It was around 10 o’clock at night when we heard noises.
My parents wanted to take a look but I beat them to it.
I opened the door of our 9th-floor apartment and looked down.
What I saw gave me nightmares for the next one year.
I must have been eight or nine then.
A woman had jumped.
Today it may be SMRT, Bedok Reservoir or Marina Bay Sands but those days jumping off HDB flats was in vogue.
Mother and father did the usual things when a child was in shock.
Father rushed to the Chinese medicine shop and came back with pearl powder.
Mixed with water and drank it was supposed to dispel fear.
Well, it didn’t do shit for me.
Then at the advice of my grandparents my parents consulted temple mediums.
I’ve lost count of the number of ridiculous-looking talisman – known as “hu” in Hokkien – I had to wear or that horrible drink I had to sip.
Yes – temple mediums used to prescribe the burning of a talisman, after which water was to be poured onto the ashes then the water was fed to me.
Tasted really vile.
Again, did bollocks for me.
If time is a healer, it certainly was for my nightmares.
Soon, images of the long hair woman with the bloody face and twisted, broken body no longer appeared in my dreams.
Instead they were replaced by a huge Buddha-like face with rows of gold teeth – this face replaced that body and my nightmares resumed.
I had no idea what caused the switch.
My young brain must have gone through a reset or a software upgrade.
But I was a pussy as a child.
I lived in fear.
In cinemas I would freak out at those large faces on the screen and in the middle of movies, had to be carried out of the cinema hollering and kicking.
My parents finally resorted to praying to the Goddess of the Bed. Yup, believe you me there is such an entity.
Prayers would mean laying cooked dishes like chicken, fish, noodles, chapchye, etc on my bed to appease the Goddess.
After prayers, the whole family would stuff themselves with the food.
To be honest, the best part of those prayers was the food.
I still eat in bed occasionally nowadays – mainly nibbling on chocolates and potato chips while I read – but it has nothing to do with any spiritual entity!
I was also made godson of one of the “gods” – the red face Kuan Ti (based on a Han dynasty general) known for killing evil demons, something of a Chinese ghost buster – a “relationship” I denounced when I became a Christian.
Yup, disowned that bugger.
The second time I saw death was when a man jumped from the opposite block.
Slippers he placed on the fifth floor indicated that he jumped from that floor.
The “modus operandi” those days was to leave your slippers on the spot you would jump from.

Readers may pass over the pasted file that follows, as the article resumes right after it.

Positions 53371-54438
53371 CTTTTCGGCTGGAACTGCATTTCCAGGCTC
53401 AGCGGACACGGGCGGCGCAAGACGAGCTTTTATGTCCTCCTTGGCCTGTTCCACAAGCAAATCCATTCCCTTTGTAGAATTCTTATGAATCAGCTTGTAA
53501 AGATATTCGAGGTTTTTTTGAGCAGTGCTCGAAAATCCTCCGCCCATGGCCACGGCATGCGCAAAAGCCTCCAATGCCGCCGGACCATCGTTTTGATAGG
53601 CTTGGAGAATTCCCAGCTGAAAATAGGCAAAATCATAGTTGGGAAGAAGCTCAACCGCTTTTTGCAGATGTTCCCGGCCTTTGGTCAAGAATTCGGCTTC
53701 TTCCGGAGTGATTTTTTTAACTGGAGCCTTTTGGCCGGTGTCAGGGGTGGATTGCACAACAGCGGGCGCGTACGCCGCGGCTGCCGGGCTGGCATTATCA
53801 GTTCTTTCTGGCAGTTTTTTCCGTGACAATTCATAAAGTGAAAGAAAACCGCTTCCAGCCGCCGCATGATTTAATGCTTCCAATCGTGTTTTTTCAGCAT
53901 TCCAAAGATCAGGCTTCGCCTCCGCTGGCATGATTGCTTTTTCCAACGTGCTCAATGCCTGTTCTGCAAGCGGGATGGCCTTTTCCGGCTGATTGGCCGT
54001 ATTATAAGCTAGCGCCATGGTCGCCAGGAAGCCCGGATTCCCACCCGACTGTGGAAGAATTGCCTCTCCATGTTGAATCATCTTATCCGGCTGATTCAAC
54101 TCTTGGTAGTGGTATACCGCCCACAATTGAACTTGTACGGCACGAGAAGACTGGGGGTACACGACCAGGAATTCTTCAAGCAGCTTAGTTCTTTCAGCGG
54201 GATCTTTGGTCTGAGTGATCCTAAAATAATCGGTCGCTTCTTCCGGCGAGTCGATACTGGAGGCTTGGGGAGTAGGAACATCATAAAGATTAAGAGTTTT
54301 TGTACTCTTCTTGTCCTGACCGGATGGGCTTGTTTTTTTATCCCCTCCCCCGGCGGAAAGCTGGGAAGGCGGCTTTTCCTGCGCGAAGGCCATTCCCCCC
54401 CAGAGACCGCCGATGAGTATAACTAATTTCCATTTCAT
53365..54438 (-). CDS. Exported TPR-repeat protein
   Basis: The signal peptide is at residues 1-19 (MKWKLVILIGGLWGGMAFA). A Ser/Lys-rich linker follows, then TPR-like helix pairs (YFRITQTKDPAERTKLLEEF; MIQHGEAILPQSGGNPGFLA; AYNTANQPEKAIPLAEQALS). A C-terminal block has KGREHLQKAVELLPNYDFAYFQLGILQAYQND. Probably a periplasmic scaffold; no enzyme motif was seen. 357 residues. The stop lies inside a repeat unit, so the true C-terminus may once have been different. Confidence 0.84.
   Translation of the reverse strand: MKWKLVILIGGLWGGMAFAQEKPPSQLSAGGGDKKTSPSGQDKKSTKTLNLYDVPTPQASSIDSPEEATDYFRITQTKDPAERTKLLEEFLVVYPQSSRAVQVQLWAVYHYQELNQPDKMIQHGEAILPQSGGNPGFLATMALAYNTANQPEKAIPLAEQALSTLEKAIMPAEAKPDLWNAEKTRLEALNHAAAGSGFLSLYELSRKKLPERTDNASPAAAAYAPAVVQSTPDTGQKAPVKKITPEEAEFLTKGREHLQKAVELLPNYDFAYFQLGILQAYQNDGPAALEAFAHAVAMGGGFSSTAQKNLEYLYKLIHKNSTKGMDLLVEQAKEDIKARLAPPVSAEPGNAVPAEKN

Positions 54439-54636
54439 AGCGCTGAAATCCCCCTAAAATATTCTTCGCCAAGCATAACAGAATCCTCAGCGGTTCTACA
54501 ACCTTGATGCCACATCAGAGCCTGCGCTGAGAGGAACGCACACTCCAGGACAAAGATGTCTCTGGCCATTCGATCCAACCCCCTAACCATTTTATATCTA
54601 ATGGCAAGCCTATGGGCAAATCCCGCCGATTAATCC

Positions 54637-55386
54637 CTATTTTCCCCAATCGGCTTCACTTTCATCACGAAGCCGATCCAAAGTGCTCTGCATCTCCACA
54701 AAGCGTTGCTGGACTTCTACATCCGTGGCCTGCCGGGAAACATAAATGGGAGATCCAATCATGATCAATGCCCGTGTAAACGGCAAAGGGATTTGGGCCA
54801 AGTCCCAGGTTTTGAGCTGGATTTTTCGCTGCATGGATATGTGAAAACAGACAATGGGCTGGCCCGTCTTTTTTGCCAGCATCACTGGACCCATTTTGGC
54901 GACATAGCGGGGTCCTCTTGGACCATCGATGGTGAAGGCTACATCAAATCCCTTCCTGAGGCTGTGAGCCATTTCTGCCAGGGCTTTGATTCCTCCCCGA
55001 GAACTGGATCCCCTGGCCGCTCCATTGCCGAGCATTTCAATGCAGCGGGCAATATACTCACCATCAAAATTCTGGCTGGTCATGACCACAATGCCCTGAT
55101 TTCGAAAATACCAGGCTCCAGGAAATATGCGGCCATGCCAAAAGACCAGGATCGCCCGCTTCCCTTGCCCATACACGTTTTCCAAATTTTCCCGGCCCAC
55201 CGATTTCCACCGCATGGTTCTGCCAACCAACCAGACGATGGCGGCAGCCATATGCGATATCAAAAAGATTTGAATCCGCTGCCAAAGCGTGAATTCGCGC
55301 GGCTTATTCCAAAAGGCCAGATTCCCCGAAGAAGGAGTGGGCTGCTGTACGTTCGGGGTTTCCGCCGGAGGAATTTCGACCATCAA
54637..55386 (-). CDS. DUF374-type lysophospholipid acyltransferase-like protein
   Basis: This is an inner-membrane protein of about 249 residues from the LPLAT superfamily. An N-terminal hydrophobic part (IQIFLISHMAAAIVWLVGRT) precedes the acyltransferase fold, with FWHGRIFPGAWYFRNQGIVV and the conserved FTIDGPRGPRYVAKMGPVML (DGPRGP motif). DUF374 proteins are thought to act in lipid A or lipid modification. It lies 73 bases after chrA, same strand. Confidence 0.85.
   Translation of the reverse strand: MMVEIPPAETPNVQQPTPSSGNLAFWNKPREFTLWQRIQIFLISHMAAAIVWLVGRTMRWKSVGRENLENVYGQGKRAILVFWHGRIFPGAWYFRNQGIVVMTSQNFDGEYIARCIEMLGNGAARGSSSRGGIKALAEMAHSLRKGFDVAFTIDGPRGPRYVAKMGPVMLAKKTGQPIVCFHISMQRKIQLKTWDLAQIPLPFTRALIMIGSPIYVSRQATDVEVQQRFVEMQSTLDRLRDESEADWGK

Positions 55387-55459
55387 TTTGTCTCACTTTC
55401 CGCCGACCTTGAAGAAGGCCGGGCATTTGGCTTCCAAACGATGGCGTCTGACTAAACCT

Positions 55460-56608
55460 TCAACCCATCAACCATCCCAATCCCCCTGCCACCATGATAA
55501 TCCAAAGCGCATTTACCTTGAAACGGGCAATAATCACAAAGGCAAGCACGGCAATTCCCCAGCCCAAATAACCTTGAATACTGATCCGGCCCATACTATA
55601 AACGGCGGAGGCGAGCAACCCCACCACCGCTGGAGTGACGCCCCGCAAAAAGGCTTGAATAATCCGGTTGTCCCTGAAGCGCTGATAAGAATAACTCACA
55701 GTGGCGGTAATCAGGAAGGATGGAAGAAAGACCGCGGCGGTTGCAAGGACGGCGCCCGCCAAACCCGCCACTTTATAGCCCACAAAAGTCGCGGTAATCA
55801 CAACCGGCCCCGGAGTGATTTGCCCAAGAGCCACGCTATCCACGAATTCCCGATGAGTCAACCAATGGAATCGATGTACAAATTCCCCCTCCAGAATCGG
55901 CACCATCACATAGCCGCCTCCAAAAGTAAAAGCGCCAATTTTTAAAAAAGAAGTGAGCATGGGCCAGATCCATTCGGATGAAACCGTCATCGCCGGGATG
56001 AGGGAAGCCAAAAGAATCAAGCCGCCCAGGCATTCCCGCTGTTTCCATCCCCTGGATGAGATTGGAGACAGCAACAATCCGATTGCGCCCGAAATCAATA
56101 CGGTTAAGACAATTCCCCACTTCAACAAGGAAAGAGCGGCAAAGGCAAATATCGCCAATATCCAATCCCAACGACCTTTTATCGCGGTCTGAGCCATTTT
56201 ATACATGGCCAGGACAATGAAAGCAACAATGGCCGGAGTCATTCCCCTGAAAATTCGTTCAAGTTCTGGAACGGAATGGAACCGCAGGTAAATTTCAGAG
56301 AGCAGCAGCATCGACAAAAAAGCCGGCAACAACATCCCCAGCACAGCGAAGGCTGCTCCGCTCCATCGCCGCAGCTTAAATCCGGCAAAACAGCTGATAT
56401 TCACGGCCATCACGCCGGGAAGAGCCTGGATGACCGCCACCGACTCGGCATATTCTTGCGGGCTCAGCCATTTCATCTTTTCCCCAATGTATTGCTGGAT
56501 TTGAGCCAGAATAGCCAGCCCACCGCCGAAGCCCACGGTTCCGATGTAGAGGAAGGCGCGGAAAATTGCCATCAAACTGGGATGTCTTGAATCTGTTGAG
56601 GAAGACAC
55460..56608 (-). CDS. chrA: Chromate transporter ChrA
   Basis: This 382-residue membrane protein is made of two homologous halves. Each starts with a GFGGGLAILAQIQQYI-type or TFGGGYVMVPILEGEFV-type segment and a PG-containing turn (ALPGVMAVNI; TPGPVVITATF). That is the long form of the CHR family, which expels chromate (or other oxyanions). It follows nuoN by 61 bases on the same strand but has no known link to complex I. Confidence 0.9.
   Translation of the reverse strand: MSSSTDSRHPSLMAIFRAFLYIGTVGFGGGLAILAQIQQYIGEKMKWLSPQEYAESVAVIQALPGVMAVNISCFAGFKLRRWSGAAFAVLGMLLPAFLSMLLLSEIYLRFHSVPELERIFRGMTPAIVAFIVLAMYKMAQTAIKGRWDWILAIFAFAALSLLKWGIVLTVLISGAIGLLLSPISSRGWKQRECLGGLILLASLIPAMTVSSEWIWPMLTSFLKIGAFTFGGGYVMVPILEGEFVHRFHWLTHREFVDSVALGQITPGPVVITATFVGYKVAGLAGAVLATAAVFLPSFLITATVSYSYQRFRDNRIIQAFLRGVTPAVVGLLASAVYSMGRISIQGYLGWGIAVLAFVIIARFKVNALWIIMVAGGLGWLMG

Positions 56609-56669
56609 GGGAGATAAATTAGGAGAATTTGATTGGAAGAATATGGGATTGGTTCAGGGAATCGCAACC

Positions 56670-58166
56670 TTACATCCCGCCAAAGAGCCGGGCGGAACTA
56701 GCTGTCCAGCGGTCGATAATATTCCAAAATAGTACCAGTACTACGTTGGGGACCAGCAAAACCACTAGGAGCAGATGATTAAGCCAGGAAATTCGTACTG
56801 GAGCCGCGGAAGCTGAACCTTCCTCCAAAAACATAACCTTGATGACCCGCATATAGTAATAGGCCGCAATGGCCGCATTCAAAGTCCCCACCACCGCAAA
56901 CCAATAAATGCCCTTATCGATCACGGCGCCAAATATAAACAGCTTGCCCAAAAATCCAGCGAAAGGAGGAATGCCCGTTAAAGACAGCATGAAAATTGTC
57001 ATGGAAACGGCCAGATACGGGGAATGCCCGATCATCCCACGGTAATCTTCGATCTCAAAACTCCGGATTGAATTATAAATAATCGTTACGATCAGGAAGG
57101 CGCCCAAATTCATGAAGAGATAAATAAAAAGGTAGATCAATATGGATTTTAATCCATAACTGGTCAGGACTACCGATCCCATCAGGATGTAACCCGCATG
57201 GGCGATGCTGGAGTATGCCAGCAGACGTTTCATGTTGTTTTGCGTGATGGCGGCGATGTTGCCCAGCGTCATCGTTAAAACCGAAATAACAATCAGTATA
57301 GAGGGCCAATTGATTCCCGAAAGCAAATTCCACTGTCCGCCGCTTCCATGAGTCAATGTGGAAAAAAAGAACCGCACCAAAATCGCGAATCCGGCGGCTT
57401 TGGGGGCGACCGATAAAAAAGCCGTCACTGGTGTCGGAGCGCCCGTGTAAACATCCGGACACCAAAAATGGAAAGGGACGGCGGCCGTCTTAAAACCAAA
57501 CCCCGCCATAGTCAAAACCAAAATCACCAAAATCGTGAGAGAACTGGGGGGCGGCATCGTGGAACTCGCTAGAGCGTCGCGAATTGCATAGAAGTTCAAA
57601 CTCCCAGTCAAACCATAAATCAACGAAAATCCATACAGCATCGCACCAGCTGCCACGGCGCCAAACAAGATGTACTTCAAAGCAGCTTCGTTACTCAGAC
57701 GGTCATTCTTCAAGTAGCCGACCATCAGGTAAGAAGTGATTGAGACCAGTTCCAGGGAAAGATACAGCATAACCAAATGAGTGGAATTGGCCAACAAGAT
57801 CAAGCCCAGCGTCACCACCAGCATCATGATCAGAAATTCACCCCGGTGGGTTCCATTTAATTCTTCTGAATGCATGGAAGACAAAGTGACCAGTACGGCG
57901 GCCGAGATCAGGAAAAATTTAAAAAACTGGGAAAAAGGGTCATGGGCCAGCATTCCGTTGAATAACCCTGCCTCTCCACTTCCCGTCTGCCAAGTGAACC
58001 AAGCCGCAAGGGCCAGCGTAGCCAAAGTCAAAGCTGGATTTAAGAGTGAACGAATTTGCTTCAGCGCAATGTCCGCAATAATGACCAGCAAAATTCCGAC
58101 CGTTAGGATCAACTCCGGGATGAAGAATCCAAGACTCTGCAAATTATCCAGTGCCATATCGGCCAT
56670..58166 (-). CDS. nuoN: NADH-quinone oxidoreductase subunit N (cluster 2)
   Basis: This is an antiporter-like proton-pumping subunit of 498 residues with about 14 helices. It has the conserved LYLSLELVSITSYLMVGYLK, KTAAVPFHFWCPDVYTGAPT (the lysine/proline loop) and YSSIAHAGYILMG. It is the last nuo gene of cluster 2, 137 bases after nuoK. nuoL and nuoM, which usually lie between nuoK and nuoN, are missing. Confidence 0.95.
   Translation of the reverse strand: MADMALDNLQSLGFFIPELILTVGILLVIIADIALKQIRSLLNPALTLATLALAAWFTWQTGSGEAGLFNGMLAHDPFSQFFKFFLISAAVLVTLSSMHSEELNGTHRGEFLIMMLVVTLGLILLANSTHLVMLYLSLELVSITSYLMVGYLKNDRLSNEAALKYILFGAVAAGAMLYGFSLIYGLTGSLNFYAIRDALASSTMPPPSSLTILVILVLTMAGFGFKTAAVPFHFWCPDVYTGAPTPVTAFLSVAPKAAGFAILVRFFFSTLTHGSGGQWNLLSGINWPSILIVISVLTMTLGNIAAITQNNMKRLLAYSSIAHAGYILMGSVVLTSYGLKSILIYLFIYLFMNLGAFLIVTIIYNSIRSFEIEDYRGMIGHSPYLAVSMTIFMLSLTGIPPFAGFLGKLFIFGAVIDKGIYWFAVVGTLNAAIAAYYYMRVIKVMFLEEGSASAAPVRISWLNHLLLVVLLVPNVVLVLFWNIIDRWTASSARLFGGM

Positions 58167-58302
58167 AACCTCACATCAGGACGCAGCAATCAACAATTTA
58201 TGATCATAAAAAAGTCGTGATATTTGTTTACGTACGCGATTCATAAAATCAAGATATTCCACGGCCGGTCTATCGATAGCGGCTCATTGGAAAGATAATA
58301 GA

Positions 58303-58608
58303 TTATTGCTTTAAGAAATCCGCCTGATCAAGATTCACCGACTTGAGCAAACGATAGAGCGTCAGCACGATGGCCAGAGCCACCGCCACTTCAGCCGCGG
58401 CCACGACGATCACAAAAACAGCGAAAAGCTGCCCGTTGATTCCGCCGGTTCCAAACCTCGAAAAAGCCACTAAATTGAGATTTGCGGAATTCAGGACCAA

Those days there was no Facebook to broadcast your intention before the dastardly act.
And nobody to click “Like.”
Anyway this time, when I looked at the body of the man lying on the grass patch beneath the opposite block I felt no fear.
Absolutely no fear.
So maybe those mediums and their mumbo jumbo worked after all eh?
Or perhaps it was the Goddess of the Bed working behind the scene?
Or perhaps my godfather General Kuan Ti had been busy exorcising evil demons from my mind?
Nah, it was probably because there was no blood and no twisted body – the dead man just looked like some guy sleeping on the grass.
Maybe if he had jumped from a higher floor it would have been ugly, but apart from the pallor of his complexion, for all intents and purposes, he looked just like some guy enjoying an afternoon siesta.
Block One, Kampong Kayu Road where we stayed at that time, offered a good vintage point for us to get acquainted with death in more ways than one.
Traffic accidents used to happen rather frequently.
We would know – it was always the sound, it was always a screech of burning tires, and a loud bang followed by screams and when we rushed out to look there it would all be spread out in front of us like a full color 3-D movie, complete with blood, broken bones, crushed cars, and sometimes, it was the other way round: broken cars and crushed bones.
At the back of our house was a bridge under which flowed a canal.
There were a couple of drowning cases.
Those days people had more idle time and no Internet.
So a drowning would attract huge crowds that would stay all day – from the moment the drowning occurred till the undertaker’s truck arrive to haul the body away.
Then there were those funeral processions.
Those days funerals seemed a lot more elaborate.
And certainly more creepy – with giant coffins and very gruesome looking, colorful hearses.
One afternoon, I decided to replicate the construction of one of those hearses in my room.
Locked my door, rigged up some stools and a huge blanket and “created” a “coffin” in a “hearse” then invited my mother to view my handiwork.
I was about ten or eleven.
When I led my mother by the hand into my room to look at my creation, poor mother nearly fainted.
She screamed and fled the room.
Damien Hirst, eat your heart out.
I am the original creator of grotesque art.